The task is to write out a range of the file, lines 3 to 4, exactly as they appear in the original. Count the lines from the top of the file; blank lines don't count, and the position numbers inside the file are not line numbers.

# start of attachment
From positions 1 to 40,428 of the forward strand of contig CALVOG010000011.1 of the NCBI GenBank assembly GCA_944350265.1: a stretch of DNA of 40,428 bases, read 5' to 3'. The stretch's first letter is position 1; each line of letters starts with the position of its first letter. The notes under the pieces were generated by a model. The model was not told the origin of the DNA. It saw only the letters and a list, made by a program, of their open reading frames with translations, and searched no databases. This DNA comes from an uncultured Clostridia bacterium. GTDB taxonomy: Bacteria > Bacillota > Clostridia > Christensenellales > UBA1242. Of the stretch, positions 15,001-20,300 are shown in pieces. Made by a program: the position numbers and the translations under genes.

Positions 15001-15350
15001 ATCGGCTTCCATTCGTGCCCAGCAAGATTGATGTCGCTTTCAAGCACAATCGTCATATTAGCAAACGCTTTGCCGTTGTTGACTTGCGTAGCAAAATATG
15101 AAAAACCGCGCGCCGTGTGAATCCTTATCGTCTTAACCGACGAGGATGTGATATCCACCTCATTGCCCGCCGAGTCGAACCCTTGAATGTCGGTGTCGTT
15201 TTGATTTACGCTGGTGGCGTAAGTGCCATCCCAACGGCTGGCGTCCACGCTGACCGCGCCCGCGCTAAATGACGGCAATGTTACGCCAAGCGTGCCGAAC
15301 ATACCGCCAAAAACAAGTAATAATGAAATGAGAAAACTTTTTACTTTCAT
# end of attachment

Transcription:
15001 ATCGGCTTCCATTCGTGCCCAGCAAGATTGATGTCGCTTTCAAGCACAATCGTCATATTAGCAAACGCTTTGCCGTTGTTGACTTGCGTAGCAAAATATG
15101 AAAAACCGCGCGCCGTGTGAATCCTTATCGTCTTAACCGACGAGGATGTGATATCCACCTCATTGCCCGCCGAGTCGAACCCTTGAATGTCGGTGTCGTT